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INTRODUCTION

Key Clinical Questions

  • image Is the onset of weakness abrupt/acute, gradual/subacute, or insidious/chronic?

  • image Is the weakness stable, progressively worsening, waxing and waning, or fatigable?

  • image Is the weakness symmetric or lateralized?

  • image Is the weakness length-dependent?

  • image Are the involved muscles all weak to the same degree?

  • image If a gradient of weakness exists, is it worse proximally or distally?

  • image Are specific muscles or groups of muscles weak?

  • image Do the involved muscles correspond to a myotome or a portion of the brachial or lumbar plexus?

  • image Are there nonmotor deficits?

PRACTICE POINT

  • The pace of onset of neurological symptoms, including weakness, is the best clue as to its etiology. Vascular events (ischemic and hemorrhage stroke) cause abrupt symptom onset, inflammatory and infectious symptoms tend to develop over hours to days, and symptoms resulting from neurodegeneration develop over weeks to years. There are, of course, exceptions.

  • Defining the pattern of weakness as well as the presence or absence of other associated symptoms is the key to accurate neuroanatomic localization. In a given patient, one lesion causing all symptoms is more likely than several lesions each causing a single symptom.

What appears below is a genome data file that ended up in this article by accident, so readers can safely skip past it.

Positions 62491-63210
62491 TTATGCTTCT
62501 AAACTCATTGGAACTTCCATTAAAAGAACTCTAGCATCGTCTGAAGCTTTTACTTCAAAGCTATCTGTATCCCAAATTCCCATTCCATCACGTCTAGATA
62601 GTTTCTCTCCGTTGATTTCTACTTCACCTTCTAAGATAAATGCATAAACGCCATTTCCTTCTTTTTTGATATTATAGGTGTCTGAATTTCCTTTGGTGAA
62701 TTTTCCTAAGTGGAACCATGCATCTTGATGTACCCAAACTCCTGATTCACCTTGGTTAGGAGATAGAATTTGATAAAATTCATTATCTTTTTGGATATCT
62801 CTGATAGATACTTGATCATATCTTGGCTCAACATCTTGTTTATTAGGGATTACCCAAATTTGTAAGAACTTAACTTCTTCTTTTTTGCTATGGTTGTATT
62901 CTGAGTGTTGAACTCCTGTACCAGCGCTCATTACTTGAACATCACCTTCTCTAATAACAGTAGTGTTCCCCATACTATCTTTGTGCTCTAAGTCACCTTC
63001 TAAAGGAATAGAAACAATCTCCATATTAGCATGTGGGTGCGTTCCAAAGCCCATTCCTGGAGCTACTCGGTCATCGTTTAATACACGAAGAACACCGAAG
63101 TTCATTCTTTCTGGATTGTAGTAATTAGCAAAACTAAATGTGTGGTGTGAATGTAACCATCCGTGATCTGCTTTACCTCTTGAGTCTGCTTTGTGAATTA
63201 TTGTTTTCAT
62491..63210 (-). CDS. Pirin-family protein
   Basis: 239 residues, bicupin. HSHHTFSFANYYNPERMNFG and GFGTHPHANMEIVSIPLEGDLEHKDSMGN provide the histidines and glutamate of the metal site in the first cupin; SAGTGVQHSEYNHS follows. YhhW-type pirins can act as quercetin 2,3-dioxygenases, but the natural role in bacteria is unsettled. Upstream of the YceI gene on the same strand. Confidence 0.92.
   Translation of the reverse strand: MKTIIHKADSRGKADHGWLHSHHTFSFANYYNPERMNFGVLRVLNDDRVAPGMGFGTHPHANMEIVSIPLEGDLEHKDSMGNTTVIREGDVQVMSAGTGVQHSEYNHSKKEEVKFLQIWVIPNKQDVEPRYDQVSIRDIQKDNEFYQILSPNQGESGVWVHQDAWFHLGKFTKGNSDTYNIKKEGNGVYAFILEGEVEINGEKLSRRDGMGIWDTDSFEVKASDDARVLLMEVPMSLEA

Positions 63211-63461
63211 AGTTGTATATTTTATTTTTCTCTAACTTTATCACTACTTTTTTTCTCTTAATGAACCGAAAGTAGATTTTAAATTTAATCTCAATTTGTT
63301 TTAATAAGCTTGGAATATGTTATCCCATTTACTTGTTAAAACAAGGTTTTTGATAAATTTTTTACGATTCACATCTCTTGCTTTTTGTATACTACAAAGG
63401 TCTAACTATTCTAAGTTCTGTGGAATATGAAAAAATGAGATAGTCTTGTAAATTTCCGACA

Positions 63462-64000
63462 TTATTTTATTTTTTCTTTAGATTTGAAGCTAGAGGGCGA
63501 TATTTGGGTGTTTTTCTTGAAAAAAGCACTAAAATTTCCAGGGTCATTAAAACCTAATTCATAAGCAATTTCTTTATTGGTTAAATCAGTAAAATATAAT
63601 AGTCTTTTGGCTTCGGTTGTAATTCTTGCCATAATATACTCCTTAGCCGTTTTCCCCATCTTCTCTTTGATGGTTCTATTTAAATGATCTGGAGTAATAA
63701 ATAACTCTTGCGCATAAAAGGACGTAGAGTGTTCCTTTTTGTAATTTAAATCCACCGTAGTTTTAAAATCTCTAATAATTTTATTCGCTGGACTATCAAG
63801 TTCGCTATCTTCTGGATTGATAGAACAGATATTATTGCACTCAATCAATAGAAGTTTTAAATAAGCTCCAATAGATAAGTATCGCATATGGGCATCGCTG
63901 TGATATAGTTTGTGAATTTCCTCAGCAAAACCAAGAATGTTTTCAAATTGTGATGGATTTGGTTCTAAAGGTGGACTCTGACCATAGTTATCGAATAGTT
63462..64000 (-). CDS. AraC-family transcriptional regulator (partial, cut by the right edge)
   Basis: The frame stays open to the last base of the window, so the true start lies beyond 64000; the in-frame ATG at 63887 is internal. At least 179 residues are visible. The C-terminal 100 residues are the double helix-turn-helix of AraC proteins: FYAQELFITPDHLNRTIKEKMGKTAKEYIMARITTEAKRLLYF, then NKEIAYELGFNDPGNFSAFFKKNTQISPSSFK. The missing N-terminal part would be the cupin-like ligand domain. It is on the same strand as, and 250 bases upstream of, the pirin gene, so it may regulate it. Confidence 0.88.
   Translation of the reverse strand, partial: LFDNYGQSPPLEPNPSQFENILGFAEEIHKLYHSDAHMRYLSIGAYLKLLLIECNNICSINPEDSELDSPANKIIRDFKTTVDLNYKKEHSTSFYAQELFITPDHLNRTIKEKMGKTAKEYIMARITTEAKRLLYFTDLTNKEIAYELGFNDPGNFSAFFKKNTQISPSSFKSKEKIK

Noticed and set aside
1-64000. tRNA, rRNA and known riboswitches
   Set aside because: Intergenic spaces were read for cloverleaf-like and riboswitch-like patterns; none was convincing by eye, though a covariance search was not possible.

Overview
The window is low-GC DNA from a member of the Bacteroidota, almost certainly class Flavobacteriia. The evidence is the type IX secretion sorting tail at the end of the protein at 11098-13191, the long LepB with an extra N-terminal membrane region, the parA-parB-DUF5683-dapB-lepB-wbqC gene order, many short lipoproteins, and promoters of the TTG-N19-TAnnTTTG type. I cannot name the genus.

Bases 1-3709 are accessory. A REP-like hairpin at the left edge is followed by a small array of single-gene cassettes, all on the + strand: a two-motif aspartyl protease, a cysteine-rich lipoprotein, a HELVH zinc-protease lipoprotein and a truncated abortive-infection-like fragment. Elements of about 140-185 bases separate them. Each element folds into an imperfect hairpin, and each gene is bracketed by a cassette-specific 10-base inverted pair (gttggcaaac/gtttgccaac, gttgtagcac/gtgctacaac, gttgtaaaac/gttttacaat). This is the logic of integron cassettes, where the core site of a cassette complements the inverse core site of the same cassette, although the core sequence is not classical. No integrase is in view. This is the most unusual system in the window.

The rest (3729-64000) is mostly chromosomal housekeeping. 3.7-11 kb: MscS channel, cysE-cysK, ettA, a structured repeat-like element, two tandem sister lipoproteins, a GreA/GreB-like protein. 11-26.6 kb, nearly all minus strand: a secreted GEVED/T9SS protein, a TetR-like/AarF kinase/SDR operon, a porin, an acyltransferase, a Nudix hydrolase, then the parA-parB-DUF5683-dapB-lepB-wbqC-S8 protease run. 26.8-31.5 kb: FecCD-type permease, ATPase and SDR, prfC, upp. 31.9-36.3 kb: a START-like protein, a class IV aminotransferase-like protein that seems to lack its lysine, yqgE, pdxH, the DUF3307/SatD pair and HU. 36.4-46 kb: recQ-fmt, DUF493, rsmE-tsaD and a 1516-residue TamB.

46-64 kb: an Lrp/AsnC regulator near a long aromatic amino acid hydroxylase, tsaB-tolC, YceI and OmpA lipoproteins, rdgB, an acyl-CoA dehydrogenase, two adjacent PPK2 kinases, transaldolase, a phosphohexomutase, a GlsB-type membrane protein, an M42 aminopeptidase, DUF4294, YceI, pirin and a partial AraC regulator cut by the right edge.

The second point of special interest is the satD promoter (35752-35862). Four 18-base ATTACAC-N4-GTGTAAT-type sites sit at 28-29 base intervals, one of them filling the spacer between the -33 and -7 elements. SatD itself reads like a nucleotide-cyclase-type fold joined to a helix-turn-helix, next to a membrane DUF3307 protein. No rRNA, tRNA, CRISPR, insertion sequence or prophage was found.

PRACTICE POINT

  • A major concern in a patient with progressive weakness is airway protection. Slurred speech, drooling, coughing, choking, a nasal or hoarse voice, weakness of neck flexion or extension, or gasping for air should alert the clinician to the possibility of neuromuscular airway compromise. The airway should be secured immediately.

  • Bedside testing of pulmonary function including vital capacity and negative inspiratory force measurements are helpful but are dependent on patient cooperation and effort and should not replace or overly reassure one’s clinical impression.

  • Neurological conditions in which the airway may be particularly susceptible include acute ischemic and hemorrhagic stroke, acute inflammatory demyelinating polyneuropathy (Guillain-Barré syndrome), amyotrophic lateral sclerosis (ALS), and diseases affecting the basilar meninges and the lower cranial nerves.

Weakness is a common neurological symptom that can result from dysfunction of many parts of the central and peripheral nervous system as well as from disorders of muscle itself. Familiarity with the anatomy of the motor system including the corticospinal tract and its peripheral projections, and the relationship of these pathways to nonmotor (sensory and autonomic) pathways, aids in the localization of neurological deficits.

The role of the clinician in the evaluation of a patient with weakness is to first establish the pace of onset and distribution of symptoms and then to formulate an anatomic localization of the lesion. Diagnostic testing including imaging and electrophysiologic examinations may follow, though these tests should always be hypothesis-driven so that the pretest probability of detecting a causative abnormality is increased, and the probability of detecting incidental and noncausative abnormalities is reduced.

The clinician should be mindful that patients may describe weakness as numbness, and vice versa. Furthermore, weakness is frequently reported as a symptom of fatigue, exhaustion, malaise, pain, or depression, all of which are not primary ...

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